The best reads of a bad summer

Rebecca Long on some of the summer’s literary highlights.

Rebecca Long on some of the summer’s literary highlights.

I think it was Henry James who once remarked that the two most beautiful words in the English language were ‘summer afternoon.’ Well, yes, he may have had a point, but it all depends on the weather now, doesn’t it? Here’s what we’ve been reading over the break, on those aforementioned ‘beautiful’ summer afternoons and, indeed, the rainy ones that so very nearly outnumbered them.

Travel book slash food bible ‘Hungry for Paris’ by Alexander Lobrano certainly satisfied our eyes if not our stomachs, it being the ‘ultimate guide’ to the city’s 102 best restaurants. In ‘Hamburger America,’ which, surprisingly, was more than an homage to the hot sandwich of the title, diner proprietor Joe Meers told us ‘happy cows taste better.’ Quite.

Political book ‘The Race Card’ by Stanford law professor Richard

Thompson explored why the post civil-rights situation is such a highly charged one and proved extremely relevant in a summer which saw race become a major part of the American presidential race.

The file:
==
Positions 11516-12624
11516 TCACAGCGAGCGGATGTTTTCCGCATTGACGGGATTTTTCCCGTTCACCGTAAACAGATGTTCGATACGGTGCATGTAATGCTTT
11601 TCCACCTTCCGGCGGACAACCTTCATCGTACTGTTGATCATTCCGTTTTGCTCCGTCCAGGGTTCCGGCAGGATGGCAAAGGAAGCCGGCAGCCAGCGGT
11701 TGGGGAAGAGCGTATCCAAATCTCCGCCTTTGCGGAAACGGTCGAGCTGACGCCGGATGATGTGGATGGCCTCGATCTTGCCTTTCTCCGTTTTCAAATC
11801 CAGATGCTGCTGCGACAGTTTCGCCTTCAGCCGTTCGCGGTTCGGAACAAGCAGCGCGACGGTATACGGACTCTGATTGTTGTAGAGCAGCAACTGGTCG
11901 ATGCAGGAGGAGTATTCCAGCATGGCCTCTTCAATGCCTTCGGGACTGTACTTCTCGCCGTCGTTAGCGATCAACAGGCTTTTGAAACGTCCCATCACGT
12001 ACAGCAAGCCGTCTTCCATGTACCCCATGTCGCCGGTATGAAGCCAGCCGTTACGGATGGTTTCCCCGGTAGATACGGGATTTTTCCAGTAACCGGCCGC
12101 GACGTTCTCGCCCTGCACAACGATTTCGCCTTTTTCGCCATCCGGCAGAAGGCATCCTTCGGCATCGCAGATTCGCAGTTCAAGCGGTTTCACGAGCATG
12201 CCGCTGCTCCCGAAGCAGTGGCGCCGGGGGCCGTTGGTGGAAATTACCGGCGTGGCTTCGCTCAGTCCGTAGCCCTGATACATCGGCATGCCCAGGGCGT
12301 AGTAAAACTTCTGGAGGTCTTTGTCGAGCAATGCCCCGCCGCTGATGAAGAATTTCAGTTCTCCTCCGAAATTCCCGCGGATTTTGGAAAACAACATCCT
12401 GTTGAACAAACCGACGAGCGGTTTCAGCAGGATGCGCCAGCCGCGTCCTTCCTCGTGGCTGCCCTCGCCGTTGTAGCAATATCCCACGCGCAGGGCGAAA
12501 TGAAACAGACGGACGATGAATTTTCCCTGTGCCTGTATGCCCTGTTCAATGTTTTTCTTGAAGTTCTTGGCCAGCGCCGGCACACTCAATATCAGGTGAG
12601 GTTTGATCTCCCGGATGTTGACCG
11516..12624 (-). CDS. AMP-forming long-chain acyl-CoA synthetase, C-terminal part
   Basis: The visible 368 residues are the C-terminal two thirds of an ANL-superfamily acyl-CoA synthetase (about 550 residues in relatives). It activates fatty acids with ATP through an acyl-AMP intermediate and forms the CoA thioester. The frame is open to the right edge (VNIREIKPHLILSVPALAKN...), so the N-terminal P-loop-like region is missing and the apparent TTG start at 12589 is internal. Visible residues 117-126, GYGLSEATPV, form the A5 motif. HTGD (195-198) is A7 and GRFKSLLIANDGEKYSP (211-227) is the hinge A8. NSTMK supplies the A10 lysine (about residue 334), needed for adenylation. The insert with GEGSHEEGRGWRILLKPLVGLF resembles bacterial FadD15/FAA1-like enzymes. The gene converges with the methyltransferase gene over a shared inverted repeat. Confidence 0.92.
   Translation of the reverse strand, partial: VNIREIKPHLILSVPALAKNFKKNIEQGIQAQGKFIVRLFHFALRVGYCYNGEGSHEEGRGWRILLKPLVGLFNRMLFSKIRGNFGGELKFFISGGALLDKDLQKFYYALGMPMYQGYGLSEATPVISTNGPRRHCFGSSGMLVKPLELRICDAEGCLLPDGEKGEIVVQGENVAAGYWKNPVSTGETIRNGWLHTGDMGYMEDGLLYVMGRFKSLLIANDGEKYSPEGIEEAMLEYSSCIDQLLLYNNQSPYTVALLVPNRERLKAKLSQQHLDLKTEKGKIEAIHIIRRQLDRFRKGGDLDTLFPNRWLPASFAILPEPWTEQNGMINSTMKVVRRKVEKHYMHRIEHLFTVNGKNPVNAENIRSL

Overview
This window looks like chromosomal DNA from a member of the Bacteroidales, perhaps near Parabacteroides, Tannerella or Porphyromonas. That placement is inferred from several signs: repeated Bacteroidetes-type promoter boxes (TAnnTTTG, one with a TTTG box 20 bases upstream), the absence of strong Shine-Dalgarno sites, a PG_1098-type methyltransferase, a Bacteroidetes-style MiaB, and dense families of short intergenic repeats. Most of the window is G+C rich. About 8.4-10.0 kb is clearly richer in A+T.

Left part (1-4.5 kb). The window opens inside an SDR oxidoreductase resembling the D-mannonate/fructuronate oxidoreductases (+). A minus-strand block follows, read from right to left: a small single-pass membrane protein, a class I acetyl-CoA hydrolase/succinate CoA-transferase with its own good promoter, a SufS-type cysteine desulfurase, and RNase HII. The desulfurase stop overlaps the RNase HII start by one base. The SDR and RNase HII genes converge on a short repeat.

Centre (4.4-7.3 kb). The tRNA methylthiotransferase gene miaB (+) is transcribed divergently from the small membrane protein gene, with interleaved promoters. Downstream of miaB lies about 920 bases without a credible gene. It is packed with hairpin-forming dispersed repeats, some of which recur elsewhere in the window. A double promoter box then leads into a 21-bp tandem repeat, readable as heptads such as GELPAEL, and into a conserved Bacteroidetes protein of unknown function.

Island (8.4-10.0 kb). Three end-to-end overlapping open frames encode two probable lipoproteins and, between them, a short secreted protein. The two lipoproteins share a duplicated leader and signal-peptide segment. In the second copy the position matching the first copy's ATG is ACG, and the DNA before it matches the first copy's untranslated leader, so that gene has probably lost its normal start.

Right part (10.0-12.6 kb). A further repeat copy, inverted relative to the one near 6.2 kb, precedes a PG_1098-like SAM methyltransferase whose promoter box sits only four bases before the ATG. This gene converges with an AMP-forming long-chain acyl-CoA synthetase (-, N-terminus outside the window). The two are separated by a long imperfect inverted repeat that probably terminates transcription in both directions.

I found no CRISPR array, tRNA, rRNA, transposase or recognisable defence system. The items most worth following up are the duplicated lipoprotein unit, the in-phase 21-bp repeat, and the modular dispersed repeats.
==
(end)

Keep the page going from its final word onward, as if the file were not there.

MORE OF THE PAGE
Natsuo Kirino’s ‘Out’ guaranteed that you’ll never look at a plate of curry in the same way again. 

In the realm of thrillers, ‘Chasing Darkness’ by Robert Crais stood out from the crowd with its insightful, gritty descriptions of modern L.A. ‘Out,’ Natsuo Kirino’s tale of four Tokyo housewives who band together when one of them murders her abusive husband, guaranteed that you’ll never look at a plate of curry in the same way again.

In Don Robertson’s reissued 1960s classic ‘The Greatest Thing Since Sliced Bread,’ 9 year old Morris Bird III set out on a walk across Cleveland to visit his best friend with a dollar, a jar of peanut butter, an alarm clock, a map, a compass and – to his great annoyance – his little sister Sandra.

Things got distinctly metafictional in Melanie Watt’s ‘Chester,’ with the red felt tipped marker-wielding cat of the title driving his owner to the point of distraction, editing her manuscript about the life of a mouse with often hilarious results. In a similar vein, ‘Who Can Save Us Now?’ saw superheroes old and new climb down from billboards and abandon the silver screen to tell editors Owen King and John McNally their humorous, eerie, dark and oddly enough joyful stories.

So, it was a summer of superheroes, cats, food and good books, then. Oh yes, and rain as well, of course.